Supporters of reactivating a rail line that, decades ago, ran from Rockaway to Rego Park were buoyed by the news that the Metropolitan Transportation Authority included rejuvenating the long dormant travel corridor in its plans for the future, while others panned the MTA’s report and said a lack of funding will bar the line’s reactivation from ever becoming a reality.
The MTA released its 20-Year Capital Needs Assessment last week, which included the restoration of the Rockaway Beach Rail Line – a plan some elected officials and civic leaders say would give a significant financial boost to the borough and provide public transportation in areas that are sorely lacking it.
“This report is a huge step forward, and I will continue to work closely with my colleagues, Gov. Cuomo and the MTA until the Rockaway Beach Rail Line becomes a reality,” Assemblyman Phil Goldfeder said. “The MTA has heard our calls for smart investment in existing right of ways to improve transit infrastructure, create jobs, while helping each family in Queens and across the city in their daily commutes.”
A blueprint for the agency’s vision for upcoming infrastructure projects, the plan does not, however, include funding for a project that would inevitably be costly. A number of Queens residents have said they believe the price-tag leaves reactivating the rail line dead in the water and are instead advocating for the area to be transformed into a Queens version of Manhattan’s High Ligh – a park being designated as the “QueensWay.”
Travis Terry, of Friends of the QueensWay, said at a Community Board 9 meeting on Tuesday night that “today’s wasted space” along the line once known as the White Pot Junction Line has the potential to be transformed into a 3.5-mile park that would benefit hundreds of thousands of people and would provide an easily accessible bikeway on which individuals could commute to work.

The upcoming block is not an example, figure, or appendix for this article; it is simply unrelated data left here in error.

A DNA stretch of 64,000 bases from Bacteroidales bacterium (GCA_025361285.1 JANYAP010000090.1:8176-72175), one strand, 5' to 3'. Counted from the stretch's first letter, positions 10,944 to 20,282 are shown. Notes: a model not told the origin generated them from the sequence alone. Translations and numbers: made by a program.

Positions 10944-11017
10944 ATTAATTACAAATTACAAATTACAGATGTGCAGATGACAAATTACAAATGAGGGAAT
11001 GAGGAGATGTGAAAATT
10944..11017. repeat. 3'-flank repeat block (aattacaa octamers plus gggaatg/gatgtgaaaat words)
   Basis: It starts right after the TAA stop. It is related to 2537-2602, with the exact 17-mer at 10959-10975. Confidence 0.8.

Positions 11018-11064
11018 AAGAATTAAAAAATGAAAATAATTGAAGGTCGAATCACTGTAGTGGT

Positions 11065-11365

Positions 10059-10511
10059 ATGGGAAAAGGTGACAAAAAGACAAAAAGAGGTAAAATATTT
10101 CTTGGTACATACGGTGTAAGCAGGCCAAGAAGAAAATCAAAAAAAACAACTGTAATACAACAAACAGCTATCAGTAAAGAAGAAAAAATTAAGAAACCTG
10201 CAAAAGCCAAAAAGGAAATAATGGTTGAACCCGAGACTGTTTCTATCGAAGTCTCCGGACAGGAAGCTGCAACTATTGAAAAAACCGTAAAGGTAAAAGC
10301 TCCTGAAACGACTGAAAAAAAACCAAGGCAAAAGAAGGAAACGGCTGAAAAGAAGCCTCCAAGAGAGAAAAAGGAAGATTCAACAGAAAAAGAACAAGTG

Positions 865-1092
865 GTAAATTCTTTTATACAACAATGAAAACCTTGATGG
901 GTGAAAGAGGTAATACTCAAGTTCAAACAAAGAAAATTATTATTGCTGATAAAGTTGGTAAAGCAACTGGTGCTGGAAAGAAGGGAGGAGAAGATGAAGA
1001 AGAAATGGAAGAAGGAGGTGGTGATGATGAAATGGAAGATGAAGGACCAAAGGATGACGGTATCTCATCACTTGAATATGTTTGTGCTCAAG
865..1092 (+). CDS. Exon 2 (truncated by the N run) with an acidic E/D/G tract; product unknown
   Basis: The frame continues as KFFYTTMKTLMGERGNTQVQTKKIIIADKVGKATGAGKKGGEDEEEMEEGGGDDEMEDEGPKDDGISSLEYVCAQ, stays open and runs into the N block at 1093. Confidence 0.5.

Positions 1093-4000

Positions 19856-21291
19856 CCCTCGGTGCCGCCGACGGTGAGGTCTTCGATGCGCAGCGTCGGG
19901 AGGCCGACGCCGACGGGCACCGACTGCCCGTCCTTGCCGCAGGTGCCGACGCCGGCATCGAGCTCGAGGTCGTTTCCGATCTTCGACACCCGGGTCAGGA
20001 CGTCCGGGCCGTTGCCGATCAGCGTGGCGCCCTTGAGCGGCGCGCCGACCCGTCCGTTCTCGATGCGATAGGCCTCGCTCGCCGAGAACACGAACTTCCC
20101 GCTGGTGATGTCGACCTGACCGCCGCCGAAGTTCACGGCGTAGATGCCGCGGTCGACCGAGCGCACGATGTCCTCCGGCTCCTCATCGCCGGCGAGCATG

“It would significantly improve quality of life,” Terry said after stressing that the MTA did not announce any funding for reactivating the rail line.
The line, which, in addition to Rockaway and Rego Park, traveled through Middle Village, Woodhaven, Ozone Park and Howard Beach. Once owned and operated by the Long Island Rail Road, it was sold to the city in 1962 and has since been abandoned and, over the past five decades, fallen into disrepair, its tracks covered by unruly weeds and graffiti.
A number of elected officials have thrown their support behind reopening a train between Rockaway and mainland Queens, including Goldfeder and U.S. Rep. Hakeem Jeffries (D-Queens, Brooklyn), both of whom have lamented the lack of mass transportation options available to Rockaway and South Queens residents. A trip on public transportation from the Rockaways to, say, Bayside can take as long as two and a half hours – as can the trip into Manhattan. This, officials and other advocates have said, proves to be a serious economic blow to areas of Queens still struggling after Hurricane Sandy.
Philip McManus, who recently founded the Queens Public Transit Committee to fight for, among other things, the reactivation of the Rockaway railroad, said, as others have, that the revival of the line is crucial to the financial well-being of not only the Rockaways and South Queens, but the entire borough because it would open up possibilities for people to quickly travel throughout Queens.
“The Rockaway Beach Line will unite Queens socially and economically and reduce commuter travel times and pollution,” McManus said.
However, those who are advocating for the QueensWay argue that dialogue about a project that remains unfunded is a distraction from a proposal – the park – that could more easily become a reality because of finances.
Terry cited a number of studies while speaking during CB 9 that speak of the benefits of greenways, including one by the Business Council of New York State that reported that such areas are “great ways to boost local economies, improve quality of life and transportation flow, are good for health and our environment and are one of the top desirable commodities to homeowners.”
Members of a group named “NoWayQueensWay” also spoke at the CB 9 meeting this week and asked that any proposal, whether it is a park or reactivating the line, leave out the stretch between Park Lane South and Atlantic Avenue because of concerns from area residents.
“I’m concerned about my property values; I’m concerned about my quality of life,” said Neil Giannelli, who lives on 98th Street.
Dolores Rosato, another resident of 98th Street, said she too wants to see the area around her home removed from a QueensWay proposal – though she stressed she is not against the entire plan for the park, nor for a reactivated rail line.
“I’d like you to see the hundreds of beautiful trees that would have to be removed for this Queensway,” Rosato said. “…There’s no way you’re going to convince me this will improve my quality of life.”